The Swedish government decided Friday to continue requesting a special exemption to sell fatty fish from the Baltic Sea in Sweden, despite dioxin levels too high to be sold elsewhere, reports news site The Local.
Included in the exemption is Baltic herring, which, when fermented, becomes the core ingredient found in one of Sweden’s most beloved (and reviled) culinary offerings – surströmming.
The Fisheries Secretariat reports that the government had asked two of its agencies, the Board of Fisheries and the National Food Administration, to commit recommendations on whether or not to ask for a prolongation. Claiming that most small-scale fisheries along the east coast would “most probably” be wiped out if the dispensation were revoked, the Board of Fisheries recommended a prolongation, while the National Food Administration was against it, holding forth public health aspects.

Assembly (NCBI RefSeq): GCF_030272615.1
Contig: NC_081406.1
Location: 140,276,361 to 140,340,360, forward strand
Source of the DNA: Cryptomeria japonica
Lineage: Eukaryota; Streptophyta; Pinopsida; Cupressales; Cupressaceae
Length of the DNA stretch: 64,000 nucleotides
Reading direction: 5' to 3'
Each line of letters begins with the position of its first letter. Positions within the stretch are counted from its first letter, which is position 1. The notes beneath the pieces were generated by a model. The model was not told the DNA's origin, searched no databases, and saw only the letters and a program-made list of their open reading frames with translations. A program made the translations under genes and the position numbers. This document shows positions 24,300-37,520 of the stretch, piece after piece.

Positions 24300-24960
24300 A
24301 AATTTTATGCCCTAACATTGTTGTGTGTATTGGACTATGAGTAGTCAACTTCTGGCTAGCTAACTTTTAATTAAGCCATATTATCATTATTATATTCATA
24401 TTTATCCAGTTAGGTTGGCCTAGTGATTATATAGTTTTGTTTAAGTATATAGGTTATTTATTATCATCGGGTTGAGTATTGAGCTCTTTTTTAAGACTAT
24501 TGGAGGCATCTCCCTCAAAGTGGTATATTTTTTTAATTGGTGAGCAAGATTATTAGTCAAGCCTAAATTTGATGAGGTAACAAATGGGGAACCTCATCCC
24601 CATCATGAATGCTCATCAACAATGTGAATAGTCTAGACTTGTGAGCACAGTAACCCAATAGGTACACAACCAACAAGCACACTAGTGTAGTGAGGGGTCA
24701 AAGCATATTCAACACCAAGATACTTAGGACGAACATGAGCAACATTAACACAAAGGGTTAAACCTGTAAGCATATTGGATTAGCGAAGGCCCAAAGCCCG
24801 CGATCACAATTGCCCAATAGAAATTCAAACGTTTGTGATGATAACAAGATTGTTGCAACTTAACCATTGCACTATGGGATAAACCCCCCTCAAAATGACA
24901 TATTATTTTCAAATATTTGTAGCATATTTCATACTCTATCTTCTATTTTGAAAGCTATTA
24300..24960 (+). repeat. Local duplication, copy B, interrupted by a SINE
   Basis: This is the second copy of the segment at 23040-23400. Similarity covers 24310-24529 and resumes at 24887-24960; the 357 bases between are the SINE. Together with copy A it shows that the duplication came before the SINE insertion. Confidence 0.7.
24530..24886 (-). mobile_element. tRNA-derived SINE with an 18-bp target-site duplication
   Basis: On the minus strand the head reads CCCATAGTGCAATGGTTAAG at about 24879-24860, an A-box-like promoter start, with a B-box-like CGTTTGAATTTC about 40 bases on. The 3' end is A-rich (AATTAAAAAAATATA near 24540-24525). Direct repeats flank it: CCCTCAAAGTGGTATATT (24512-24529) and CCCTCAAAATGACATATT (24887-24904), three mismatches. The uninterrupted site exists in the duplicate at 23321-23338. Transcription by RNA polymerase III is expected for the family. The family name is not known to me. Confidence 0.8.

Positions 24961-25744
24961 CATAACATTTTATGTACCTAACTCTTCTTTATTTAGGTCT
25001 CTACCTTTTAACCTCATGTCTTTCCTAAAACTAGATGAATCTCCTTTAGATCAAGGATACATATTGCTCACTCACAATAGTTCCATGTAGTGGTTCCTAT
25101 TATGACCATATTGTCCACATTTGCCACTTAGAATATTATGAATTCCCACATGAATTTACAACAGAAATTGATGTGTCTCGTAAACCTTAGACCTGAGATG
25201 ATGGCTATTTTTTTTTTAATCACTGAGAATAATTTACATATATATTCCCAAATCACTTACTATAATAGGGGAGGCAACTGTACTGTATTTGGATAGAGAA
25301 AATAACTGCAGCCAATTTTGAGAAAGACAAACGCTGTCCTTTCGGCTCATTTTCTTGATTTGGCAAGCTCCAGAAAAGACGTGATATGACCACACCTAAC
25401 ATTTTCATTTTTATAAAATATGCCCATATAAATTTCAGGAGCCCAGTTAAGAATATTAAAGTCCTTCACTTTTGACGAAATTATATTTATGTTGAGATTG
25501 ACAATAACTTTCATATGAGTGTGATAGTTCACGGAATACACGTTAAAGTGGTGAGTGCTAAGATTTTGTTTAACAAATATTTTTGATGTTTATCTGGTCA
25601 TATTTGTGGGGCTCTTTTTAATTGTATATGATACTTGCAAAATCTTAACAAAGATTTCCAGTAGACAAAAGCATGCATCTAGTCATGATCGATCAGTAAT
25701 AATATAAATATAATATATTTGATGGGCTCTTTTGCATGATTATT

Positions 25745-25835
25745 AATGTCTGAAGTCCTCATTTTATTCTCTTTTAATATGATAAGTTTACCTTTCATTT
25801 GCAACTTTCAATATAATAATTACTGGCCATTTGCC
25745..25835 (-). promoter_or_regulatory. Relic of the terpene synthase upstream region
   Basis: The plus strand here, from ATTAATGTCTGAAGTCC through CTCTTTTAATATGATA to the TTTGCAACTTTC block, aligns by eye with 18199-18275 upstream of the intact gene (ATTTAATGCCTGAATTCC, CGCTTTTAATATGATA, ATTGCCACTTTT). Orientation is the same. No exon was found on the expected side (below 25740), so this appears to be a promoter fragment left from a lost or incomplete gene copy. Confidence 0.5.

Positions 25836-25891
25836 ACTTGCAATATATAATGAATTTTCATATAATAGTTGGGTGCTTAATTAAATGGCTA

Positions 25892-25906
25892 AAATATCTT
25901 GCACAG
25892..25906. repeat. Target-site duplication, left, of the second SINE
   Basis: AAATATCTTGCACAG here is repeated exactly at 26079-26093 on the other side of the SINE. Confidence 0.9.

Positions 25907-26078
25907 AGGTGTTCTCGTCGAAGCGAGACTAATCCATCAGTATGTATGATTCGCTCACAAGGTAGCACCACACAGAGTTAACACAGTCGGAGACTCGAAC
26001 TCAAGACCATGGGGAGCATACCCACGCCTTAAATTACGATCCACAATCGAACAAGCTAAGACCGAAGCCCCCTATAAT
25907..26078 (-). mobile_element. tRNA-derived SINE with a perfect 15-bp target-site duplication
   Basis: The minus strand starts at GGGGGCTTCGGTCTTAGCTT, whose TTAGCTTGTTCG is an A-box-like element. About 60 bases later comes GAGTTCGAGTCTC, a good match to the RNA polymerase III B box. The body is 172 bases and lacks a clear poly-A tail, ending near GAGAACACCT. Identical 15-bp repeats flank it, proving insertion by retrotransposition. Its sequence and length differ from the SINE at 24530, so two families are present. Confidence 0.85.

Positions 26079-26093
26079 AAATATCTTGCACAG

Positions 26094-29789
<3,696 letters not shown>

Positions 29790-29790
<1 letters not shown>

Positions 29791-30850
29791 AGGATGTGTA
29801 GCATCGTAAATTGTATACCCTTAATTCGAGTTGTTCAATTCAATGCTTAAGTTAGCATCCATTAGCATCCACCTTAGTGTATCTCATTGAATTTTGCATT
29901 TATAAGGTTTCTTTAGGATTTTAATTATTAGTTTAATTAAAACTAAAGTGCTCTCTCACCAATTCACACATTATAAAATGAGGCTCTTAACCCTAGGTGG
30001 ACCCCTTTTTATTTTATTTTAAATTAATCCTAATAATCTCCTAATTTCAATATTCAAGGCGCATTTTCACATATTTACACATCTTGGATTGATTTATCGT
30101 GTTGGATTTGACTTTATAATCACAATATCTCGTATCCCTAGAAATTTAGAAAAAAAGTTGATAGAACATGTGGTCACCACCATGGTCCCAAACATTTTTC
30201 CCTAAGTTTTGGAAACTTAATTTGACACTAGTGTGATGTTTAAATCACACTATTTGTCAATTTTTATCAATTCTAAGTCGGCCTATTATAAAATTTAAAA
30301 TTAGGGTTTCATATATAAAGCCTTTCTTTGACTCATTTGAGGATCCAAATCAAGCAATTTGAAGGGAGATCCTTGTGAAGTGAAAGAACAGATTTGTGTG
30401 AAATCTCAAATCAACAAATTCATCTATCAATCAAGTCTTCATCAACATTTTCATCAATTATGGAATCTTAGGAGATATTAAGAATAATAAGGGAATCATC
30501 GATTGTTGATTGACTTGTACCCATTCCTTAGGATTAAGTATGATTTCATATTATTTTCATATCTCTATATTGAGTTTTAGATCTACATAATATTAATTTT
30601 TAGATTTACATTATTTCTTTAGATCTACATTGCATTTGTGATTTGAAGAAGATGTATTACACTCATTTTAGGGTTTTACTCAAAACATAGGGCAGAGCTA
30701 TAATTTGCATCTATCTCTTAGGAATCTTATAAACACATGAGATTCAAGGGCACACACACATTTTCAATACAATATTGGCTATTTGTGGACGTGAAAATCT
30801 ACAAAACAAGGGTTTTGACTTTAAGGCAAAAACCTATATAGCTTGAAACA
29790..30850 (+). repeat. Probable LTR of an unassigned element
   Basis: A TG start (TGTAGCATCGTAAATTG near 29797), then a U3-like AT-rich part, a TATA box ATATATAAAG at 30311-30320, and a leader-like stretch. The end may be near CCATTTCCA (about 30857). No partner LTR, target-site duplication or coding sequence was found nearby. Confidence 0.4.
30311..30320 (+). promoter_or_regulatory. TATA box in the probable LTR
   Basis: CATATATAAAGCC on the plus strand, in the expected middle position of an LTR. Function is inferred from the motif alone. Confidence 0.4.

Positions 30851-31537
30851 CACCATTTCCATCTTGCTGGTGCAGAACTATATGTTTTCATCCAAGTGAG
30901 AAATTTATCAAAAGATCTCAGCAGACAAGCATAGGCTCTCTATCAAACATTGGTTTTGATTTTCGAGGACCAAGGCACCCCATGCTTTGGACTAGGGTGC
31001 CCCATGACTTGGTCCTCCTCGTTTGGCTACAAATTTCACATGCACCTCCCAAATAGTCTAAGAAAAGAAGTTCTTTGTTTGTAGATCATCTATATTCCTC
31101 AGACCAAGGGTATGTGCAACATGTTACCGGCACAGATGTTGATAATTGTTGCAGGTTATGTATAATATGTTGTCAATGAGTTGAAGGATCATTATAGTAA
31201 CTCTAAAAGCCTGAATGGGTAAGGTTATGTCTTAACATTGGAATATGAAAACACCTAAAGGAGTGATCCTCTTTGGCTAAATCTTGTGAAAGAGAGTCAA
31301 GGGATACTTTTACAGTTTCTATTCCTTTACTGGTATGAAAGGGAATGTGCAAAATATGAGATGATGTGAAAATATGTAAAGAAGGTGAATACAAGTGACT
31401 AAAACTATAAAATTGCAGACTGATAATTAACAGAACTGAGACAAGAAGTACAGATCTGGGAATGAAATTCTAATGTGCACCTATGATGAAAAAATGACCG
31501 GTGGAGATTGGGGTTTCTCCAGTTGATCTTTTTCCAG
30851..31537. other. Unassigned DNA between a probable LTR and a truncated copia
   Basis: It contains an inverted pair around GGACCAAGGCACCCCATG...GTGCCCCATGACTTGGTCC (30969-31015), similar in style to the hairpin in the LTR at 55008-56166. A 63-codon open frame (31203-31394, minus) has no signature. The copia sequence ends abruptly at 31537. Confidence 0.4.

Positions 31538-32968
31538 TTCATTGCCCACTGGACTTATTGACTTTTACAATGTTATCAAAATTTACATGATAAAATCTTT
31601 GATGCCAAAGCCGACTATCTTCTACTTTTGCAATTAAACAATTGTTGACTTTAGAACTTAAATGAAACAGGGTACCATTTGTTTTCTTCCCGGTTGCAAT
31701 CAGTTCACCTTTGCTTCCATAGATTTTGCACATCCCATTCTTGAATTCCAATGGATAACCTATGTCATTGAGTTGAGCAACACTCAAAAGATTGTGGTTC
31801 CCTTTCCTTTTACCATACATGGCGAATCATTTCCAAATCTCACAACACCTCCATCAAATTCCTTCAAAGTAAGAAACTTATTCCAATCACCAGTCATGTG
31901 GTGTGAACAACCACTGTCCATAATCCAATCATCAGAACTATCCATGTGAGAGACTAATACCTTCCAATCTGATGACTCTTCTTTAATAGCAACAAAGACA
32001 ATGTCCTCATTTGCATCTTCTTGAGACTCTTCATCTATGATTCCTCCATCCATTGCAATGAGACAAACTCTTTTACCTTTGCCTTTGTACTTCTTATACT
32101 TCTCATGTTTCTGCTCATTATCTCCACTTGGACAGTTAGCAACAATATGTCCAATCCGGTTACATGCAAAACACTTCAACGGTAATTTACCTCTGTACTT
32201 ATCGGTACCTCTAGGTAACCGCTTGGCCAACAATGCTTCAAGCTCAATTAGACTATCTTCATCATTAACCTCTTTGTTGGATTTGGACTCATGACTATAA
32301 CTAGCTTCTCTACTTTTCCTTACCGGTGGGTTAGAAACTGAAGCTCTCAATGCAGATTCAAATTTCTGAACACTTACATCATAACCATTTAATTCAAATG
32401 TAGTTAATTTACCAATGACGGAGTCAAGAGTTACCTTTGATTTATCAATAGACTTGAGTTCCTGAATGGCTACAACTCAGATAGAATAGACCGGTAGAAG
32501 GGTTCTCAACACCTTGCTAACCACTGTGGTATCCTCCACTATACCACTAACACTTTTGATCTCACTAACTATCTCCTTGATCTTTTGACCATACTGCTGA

“To me it is important that the tradition to eat Surströmming is safe,” agricultural minister Eskil Erlandsson said during a Friday press conference.
The minister said that the government will intensify information campaigns about the risks of eating too much fat fish from the Baltic Sea.
Recently, a Swedish fishmonger broke the law when he sold 300 kg of salmon from the Baltic Sea to France, according to the newspaper Göteborgs-Posten. Because of the high levels of dioxin, it is illegal to export Baltic salmon from Sweden.
Read more on other news sites:
Sweden vows to fight EU over smelly fish (The Local)
Sweden goes for prolonged dioxin exemption (The Fisheries Secretariat)
Förbruden lax såld till Frankrike (Göteborgs-Posten, Swedish)